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What is a recommended setup for /home permissions?

I know about user / group / other, about sgid flag and I know what User Private Groups are. I have read the comment about adduser no longer setting sgid on /home/<user> "because of bad side-effects". So apparently the original User Private Group setup is no longer "the way to go".

What I did not find was any hint as to what the recommended "way to go" is with regards to user permissions and groups in /home.

Use case: Family computer, four users, two parents, two kids, and I want to share certain files / directories and prohibit access of the kids to others. I know half a dozen ways to do this, but what is recommended (so I avoid roadblocks I haven't thought about yet)?

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Recommended for what? A system with trustworthy users? Or a system bursting with vandals and thieves? –  wallyk Oct 15 '12 at 5:15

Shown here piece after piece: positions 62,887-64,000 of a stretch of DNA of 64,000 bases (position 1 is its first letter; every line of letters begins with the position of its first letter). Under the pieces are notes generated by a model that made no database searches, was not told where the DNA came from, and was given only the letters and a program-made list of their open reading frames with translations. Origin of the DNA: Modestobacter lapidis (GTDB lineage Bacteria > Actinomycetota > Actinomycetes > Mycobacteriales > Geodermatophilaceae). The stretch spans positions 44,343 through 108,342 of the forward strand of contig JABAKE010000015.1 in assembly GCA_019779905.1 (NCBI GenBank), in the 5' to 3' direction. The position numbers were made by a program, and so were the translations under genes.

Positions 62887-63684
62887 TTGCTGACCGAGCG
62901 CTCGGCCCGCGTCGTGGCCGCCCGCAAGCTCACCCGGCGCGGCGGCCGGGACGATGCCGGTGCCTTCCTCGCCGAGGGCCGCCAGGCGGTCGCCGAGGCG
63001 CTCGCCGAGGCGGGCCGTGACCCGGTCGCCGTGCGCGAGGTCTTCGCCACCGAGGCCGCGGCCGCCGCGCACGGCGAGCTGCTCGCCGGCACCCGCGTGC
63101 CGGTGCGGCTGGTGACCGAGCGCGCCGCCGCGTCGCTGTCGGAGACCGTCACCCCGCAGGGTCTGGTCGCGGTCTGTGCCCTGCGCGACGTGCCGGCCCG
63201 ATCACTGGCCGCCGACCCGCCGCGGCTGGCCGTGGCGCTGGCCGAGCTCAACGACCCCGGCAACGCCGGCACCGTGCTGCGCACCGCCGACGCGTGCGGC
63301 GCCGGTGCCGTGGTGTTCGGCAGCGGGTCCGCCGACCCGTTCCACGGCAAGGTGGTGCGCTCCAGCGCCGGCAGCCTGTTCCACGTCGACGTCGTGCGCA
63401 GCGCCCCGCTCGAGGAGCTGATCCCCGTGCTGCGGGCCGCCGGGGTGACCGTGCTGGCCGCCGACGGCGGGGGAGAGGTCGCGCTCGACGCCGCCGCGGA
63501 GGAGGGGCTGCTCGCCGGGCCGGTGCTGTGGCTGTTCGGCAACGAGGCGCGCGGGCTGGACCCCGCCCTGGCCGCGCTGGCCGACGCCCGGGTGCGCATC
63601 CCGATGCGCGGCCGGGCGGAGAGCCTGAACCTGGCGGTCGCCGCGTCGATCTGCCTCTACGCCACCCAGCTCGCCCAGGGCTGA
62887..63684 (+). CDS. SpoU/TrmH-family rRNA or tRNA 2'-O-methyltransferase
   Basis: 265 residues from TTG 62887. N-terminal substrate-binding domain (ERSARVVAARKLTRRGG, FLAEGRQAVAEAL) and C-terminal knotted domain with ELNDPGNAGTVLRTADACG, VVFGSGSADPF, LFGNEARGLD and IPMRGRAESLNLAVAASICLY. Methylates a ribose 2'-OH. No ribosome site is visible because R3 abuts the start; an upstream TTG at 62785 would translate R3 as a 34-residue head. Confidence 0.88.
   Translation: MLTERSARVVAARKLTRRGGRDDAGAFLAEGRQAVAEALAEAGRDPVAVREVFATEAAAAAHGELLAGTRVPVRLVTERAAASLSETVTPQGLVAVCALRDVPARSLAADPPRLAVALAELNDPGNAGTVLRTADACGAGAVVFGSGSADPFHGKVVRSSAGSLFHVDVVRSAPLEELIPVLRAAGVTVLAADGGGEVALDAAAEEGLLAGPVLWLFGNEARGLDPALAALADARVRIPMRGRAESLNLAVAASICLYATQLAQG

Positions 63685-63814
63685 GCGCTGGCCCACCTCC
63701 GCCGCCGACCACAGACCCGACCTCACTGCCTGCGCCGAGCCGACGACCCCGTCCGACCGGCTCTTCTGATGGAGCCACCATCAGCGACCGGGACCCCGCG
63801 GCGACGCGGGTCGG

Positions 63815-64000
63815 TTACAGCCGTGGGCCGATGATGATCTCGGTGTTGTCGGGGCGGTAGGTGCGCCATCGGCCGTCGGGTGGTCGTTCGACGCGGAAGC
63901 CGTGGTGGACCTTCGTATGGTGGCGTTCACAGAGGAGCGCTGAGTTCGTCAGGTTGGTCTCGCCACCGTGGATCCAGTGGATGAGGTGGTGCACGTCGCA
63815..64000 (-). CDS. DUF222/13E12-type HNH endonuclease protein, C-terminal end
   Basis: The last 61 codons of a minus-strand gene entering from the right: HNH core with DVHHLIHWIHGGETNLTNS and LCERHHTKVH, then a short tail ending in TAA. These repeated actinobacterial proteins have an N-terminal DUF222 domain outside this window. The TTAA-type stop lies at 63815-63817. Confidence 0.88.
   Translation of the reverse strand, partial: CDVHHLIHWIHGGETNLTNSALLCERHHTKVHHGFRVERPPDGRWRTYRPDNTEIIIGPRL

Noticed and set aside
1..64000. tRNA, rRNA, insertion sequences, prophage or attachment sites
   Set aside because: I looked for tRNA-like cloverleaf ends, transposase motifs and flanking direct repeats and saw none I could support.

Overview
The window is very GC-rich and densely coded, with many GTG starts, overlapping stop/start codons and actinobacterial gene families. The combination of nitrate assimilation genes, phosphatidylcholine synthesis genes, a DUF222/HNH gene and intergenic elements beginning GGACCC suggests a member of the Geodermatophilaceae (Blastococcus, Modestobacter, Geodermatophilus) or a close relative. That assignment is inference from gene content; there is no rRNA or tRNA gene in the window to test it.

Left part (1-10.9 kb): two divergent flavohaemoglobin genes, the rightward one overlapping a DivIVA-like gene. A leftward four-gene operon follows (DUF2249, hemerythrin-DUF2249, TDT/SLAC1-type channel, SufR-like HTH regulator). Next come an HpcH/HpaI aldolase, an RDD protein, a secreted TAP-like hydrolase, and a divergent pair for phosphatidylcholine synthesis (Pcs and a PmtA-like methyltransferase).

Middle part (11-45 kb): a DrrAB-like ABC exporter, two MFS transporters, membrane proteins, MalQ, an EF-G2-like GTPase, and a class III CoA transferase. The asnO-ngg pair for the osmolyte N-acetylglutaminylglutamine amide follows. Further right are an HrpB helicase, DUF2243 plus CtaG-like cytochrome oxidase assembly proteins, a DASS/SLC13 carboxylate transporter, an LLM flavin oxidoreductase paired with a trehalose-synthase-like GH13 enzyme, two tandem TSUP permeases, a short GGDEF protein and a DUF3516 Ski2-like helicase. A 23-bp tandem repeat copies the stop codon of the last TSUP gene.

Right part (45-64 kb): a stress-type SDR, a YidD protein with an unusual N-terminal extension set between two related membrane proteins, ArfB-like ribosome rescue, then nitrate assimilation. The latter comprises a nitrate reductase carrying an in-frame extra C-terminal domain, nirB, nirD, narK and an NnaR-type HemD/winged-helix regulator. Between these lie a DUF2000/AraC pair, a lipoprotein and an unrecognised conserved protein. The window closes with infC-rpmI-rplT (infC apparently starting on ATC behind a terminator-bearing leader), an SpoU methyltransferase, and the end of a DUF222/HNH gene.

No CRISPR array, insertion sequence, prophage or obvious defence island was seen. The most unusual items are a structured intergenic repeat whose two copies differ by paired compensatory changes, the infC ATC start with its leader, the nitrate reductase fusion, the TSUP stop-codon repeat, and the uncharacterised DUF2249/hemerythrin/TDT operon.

@wallyk: Recommended for handling user / group permissions consistently and easily. I don't really want to get into ACLs. There was the "original" setup - <user>, group "users", other - and User Private Groups - <user>, <user>, others with sgid set. Apparently, they are both no longer "en vogue". So, is there some guideline on how to handle things, or is it all "ad hoc" now? –  DevSolar Oct 15 '12 at 5:42

1 Answer 1

The umask that should be used in a system depends on the needs of that system, the users and the system administrator himself.

The most typical values, however, are 022 (everything created is world-readable), 077 (hardened, nothing shared by default) and what's considered a compromise between the two: 027 (group-readable).

You may still use a separate user-read/writable location for your users to collaborate, even if you chose a restrictive umask.

If you do end up changing the umasks for your system, do not forget to run commands like the following:

find /home/name -type d -exec chmod -v 0700 {} \;

find /home/name -type f -exec chmod -v 0600 {} \;

Keep in mind that these will -x all files in the user's home directory tree.

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